Dixie State University is offering new degrees and certificates to give students a larger variety of career choices. Graphic by Breanna Biorato.
Dixie State University is opening up opportunities for students with new degrees, certificates and programs.
The new degrees and certificates being offered are:
- A Bachelor of Applied Science in professional studies
- An Associate of Science in information technology
- An Associate of Science in pharmacy preparation
- Two certificates in applied statistics
- A certificate in music technology
Michael Lacourse, provost and vice president of academic affairs, said providing students with these new degrees and certificates is opening up opportunities for them once they graduate and leave the university.
“We want to be certain we’re providing multiple on-ramps for students to get into a certain program,” Lacourse said. “Sometimes it’s through a certificate program, an associate degree or a bachelor’s.”
Lacourse said the new degrees aren’t just about meeting demand, they’re also about giving students opportunities to excel in specific programs within the university, and about opening up more opportunities for students career-wise once they graduate.
Clinton Buhler, associate professor of humanities, said the path toward getting the Bachelor’s of Applied Science in professional studies began over a year ago.
Buhler said he was looking at some of the research into how employers were asking for universal skills. He said there was also extensive research put into surrounding areas of DSU to provide ways to tailor a degree-completion program to student needs.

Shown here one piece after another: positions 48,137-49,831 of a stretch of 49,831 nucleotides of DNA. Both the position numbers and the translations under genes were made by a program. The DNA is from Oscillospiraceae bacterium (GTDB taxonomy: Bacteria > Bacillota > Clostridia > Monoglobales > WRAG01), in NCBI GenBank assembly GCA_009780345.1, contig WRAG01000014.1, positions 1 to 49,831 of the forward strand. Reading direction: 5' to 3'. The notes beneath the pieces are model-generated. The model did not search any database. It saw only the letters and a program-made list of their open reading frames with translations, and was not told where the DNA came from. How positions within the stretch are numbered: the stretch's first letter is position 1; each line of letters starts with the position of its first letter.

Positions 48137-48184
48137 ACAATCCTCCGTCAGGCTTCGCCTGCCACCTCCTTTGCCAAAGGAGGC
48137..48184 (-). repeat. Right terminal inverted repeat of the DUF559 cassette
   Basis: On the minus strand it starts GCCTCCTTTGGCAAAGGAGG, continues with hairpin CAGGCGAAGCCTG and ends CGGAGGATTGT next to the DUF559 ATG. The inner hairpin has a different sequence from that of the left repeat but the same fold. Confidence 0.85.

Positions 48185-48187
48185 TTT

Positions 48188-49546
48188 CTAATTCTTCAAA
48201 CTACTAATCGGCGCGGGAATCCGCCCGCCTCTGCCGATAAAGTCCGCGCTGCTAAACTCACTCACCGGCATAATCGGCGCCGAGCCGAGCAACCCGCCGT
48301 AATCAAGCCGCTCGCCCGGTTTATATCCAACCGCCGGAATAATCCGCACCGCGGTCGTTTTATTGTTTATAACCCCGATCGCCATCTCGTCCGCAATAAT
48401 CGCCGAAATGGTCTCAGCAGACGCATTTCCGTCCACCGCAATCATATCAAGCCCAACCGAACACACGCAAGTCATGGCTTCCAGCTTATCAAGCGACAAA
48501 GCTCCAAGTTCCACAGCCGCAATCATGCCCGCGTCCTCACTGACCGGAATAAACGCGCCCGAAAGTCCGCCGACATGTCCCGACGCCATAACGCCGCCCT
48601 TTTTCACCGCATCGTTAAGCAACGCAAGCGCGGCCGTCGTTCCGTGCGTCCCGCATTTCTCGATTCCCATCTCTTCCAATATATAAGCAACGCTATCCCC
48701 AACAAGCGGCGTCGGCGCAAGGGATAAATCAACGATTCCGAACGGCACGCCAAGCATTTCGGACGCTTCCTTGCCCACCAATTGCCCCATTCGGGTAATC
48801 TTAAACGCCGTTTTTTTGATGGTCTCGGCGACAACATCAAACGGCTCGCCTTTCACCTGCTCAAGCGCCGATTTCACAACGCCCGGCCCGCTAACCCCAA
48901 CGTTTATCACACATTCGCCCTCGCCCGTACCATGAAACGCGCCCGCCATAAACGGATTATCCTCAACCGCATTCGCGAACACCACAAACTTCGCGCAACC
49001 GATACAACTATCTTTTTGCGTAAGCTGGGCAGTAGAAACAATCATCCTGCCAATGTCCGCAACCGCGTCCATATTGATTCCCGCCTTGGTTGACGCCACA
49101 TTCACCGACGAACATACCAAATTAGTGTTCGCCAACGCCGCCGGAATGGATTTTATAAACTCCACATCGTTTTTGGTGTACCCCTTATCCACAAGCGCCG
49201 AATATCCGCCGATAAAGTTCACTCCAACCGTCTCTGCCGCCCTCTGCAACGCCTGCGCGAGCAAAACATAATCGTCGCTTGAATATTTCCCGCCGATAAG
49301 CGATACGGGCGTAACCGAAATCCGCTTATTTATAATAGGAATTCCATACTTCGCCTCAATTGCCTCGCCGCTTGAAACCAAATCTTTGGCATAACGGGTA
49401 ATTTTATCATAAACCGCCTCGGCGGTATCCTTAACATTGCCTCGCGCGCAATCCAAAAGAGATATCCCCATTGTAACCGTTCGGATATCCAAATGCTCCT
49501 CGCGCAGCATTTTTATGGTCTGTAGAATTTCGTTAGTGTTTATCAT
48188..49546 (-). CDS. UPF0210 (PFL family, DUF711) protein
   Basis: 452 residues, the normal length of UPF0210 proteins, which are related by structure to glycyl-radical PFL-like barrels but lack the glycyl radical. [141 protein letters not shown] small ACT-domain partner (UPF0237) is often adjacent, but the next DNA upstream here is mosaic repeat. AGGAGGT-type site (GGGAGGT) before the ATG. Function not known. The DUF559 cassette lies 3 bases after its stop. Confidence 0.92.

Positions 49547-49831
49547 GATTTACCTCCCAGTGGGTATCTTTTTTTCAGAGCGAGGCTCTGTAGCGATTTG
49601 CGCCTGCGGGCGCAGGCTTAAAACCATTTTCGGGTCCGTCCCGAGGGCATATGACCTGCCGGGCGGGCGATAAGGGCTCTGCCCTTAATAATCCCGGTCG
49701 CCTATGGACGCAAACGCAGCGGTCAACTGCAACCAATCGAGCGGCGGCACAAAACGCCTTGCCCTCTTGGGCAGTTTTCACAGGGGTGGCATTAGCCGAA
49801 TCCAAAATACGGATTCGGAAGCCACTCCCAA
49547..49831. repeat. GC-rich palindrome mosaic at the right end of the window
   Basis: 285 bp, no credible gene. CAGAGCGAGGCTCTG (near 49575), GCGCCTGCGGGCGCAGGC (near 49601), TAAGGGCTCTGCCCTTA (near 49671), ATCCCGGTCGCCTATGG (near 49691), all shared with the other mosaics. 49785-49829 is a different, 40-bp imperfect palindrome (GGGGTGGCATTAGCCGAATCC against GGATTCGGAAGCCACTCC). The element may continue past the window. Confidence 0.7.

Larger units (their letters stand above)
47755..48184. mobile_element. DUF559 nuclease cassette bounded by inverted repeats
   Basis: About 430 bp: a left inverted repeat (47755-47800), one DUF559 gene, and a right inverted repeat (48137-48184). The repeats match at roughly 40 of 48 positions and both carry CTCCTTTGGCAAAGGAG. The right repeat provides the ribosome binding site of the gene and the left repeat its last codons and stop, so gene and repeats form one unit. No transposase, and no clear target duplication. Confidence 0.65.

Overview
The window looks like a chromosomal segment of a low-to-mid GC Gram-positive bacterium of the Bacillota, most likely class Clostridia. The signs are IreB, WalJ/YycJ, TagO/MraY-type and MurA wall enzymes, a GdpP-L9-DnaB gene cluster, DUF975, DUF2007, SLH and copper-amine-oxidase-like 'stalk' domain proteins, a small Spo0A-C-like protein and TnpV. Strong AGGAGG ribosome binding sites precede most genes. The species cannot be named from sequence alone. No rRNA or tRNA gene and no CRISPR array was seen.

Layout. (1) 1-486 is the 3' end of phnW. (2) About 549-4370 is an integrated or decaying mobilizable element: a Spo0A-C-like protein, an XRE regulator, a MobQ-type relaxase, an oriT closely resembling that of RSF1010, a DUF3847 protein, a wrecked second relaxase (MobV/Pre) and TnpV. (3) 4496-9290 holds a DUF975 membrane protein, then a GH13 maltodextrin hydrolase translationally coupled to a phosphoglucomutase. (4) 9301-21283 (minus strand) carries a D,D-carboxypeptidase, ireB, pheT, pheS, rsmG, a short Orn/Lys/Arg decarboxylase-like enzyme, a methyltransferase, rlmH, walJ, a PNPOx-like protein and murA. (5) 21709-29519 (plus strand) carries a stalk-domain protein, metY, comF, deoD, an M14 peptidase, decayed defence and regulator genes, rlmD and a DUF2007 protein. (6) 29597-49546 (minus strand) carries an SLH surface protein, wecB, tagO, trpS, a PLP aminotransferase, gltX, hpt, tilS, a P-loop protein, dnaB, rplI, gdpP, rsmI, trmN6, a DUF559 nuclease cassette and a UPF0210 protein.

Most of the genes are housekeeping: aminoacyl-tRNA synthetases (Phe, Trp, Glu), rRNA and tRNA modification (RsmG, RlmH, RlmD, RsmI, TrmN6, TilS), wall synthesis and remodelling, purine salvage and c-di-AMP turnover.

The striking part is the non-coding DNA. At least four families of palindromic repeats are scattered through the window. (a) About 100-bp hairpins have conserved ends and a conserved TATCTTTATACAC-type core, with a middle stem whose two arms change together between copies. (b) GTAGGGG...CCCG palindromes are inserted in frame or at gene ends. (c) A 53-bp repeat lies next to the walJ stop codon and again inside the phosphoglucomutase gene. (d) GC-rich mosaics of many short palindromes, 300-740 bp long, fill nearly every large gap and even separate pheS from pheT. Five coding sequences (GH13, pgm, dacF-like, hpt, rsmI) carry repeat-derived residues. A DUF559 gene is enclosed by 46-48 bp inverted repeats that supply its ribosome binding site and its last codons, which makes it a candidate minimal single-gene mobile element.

With this research, Buhler said the goal behind the degree program is to provide students with stackable degrees they can build upon while advancing their careers at the same time.
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Diana Reese, assistant professor of chemistry, said as DSU continues to expand its student population, the demand for new degrees, certificates and departments continues to rise. The spring 2021 semester has brought about changes for specific departments.
Reese said the implementation of the Associate of Science in pharmacy preparation is going to give students a leg up when it comes to applying for pharmacy schools, and it will help to raise retention rates. She said the degree itself is structured like a degree in chemistry.
“This degree does a really good job of compiling the pre-requisites and course work for a lot of pharmacy programs,” Reese said.
Reese said the retention and graduation rates for pharmacy students is dropping because DSU didn’t have a pharmacy degree in the past. The push for the degree came from wanting to recognize students for the hard work they put in and to raise retention rates.
Other than recognizing students for the hard work they put in, Reese said having the degree is going to set DSU apart from other four-year universities in Utah.
A new academic department is being created as well. The department of physical science is now being split into two separate departments, creating the department of chemistry and bio-chemistry, along with the department of earth and environmental sciences. Lacourse said the two departments are independent of one another.
Lacourse said students were having a hard time finding certain degrees within the department of physical sciences, and now with the creation of two new departments there is a greater separation between degrees, making it easier for students to find.